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Hoffmann, R. A wiki for the life sciences where authorship matters. Nature Genetics (2008)

Functional characterization of a novel xylanase from a corn strain of Erwinia chrysanthemi.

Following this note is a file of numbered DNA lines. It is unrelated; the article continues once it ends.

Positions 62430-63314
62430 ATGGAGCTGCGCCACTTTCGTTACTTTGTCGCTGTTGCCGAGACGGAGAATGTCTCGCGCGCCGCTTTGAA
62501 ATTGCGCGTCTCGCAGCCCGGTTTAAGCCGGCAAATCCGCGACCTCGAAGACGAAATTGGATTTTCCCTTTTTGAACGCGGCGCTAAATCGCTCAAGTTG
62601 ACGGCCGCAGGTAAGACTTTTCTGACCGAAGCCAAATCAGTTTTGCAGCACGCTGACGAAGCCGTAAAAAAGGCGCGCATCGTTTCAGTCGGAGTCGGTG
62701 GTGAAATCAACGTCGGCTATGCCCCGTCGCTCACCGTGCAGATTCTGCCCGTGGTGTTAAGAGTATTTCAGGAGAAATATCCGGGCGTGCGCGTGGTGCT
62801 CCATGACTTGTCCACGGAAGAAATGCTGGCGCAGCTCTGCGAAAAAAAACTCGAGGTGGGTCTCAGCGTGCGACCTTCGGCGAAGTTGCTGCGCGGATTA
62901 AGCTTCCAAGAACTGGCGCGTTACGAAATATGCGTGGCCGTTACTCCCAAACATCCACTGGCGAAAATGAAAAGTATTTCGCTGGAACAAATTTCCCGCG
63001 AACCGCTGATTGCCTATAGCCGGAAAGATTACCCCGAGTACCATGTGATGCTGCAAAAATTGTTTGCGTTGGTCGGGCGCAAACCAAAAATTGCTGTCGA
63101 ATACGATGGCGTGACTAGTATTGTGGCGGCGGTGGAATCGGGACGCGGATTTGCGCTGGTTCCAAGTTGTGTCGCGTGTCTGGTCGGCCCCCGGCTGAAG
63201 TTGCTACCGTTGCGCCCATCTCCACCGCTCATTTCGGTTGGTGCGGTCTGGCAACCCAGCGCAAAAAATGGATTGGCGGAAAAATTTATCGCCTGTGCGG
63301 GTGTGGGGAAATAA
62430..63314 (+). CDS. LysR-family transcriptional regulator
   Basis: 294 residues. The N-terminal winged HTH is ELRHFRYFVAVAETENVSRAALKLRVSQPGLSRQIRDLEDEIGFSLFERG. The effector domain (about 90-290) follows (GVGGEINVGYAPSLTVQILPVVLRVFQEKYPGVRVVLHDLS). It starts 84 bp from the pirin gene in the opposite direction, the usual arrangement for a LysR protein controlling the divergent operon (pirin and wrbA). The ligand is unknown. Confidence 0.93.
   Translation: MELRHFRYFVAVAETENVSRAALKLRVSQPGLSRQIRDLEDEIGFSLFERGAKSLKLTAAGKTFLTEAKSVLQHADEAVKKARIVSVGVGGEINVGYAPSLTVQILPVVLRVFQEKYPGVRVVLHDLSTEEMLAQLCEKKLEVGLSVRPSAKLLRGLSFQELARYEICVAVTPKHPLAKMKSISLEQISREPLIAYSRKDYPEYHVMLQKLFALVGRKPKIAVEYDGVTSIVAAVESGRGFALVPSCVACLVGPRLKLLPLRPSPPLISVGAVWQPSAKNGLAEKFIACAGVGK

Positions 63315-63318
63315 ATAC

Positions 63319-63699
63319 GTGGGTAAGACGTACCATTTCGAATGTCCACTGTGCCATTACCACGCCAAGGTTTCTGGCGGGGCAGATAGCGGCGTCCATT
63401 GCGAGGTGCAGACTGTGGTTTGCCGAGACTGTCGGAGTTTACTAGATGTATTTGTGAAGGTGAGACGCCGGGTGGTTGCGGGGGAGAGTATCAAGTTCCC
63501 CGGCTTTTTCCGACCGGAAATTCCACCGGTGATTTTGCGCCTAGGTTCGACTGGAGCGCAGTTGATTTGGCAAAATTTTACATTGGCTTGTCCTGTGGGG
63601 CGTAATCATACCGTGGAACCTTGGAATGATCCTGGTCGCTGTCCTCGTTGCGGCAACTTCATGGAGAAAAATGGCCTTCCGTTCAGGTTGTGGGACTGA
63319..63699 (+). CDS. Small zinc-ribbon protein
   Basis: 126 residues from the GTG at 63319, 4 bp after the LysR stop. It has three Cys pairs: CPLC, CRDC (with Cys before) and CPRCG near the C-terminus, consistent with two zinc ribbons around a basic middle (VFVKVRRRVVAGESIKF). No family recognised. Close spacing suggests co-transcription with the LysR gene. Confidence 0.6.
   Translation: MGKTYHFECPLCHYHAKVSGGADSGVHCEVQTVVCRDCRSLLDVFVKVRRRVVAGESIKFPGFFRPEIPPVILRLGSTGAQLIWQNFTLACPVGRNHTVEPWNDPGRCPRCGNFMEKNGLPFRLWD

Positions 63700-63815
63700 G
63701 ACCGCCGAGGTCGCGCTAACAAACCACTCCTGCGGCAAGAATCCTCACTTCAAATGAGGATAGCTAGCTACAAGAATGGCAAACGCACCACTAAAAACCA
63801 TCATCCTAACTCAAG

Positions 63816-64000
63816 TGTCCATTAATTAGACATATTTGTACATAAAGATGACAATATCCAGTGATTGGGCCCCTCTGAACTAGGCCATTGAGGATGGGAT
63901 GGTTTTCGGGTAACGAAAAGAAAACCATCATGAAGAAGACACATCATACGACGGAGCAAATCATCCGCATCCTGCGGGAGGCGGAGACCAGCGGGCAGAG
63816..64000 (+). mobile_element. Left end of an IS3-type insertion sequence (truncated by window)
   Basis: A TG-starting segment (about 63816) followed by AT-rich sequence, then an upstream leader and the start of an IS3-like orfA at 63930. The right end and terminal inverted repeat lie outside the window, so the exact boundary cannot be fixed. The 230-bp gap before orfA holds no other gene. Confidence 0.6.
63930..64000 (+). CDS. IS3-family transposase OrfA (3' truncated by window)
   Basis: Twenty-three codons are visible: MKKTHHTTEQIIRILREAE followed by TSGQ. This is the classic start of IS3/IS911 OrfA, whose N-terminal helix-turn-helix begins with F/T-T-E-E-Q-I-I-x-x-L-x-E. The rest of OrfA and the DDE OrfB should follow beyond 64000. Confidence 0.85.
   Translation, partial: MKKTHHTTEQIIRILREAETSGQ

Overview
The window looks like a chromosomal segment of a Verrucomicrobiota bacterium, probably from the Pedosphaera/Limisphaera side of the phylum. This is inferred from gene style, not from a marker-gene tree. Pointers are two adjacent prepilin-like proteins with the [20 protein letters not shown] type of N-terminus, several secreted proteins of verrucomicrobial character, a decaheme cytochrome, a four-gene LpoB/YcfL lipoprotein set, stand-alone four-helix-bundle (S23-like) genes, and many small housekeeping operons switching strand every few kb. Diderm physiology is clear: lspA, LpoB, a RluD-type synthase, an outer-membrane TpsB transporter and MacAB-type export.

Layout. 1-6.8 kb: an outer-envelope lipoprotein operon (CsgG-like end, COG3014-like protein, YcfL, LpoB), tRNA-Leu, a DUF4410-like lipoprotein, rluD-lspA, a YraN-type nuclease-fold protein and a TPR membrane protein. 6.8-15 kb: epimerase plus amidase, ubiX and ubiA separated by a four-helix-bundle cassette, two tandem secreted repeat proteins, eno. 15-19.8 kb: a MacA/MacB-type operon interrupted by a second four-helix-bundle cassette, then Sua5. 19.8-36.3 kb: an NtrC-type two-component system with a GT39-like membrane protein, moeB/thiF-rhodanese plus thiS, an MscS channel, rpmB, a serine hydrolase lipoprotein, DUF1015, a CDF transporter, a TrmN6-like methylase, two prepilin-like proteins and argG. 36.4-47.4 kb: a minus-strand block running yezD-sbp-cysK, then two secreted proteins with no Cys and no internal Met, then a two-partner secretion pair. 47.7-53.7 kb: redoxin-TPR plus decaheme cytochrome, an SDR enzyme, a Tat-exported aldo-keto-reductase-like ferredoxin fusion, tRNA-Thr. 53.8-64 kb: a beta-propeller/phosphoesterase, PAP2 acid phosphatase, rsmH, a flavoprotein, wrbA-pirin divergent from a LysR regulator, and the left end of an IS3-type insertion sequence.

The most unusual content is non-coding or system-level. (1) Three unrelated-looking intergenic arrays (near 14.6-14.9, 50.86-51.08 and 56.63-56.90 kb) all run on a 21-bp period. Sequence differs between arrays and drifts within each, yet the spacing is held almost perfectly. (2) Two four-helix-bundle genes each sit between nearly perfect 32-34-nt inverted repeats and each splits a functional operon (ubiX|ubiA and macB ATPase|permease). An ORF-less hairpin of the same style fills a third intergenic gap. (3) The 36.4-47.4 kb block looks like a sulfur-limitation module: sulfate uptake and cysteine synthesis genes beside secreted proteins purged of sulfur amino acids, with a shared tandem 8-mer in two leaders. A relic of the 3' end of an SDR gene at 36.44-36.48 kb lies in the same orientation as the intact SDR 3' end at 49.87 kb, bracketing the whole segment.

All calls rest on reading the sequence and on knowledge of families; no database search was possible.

A beta-1,4-xylan hydrolase (xylanase A) produced by Erwinia chrysanthemi D1 isolated from corn was analyzed with respect to its secondary structure and enzymatic function. The pH and temperature optima for the enzyme were found to be pH 6.0 and 35 degrees C, with a secondary structure under those conditions that consists of approximately 10 to 15% alpha-helices. The enzyme was still active at temperatures higher than 40 degrees C and at pHs of up to 9. 0. The loss of enzymatic activity at temperatures above 45 degrees C was accompanied by significant loss of secondary structure. The enzyme was most active on xylan substrates with low ratios of xylose to 4-O-methyl-D-glucuronic acid and appears to require two 4-O-methyl-D-glucuronic acid residues for substrate recognition and/or cleavage of a beta-1,4-xylosidic bond. The enzyme hydrolyzed sweetgum xylan, generating products with a 4-O-methyl-glucuronic acid-substituted xylose residue one position from the nonreducing terminus of the oligoxyloside product. No internal cleavages of the xylan backbone between substituted xylose residues were observed, giving the enzyme a unique mode of action in the hydrolysis compared to all other xylanases that have been described. Given the size of the oligoxyloside products generated by the enzyme during depolymerization of xylan substrates, the function of the enzyme may be to render substrate available for other depolymerizing enzymes instead of producing oligoxylosides for cellular metabolism and may serve to produce elicitors during the initiation of the infectious process.[1]


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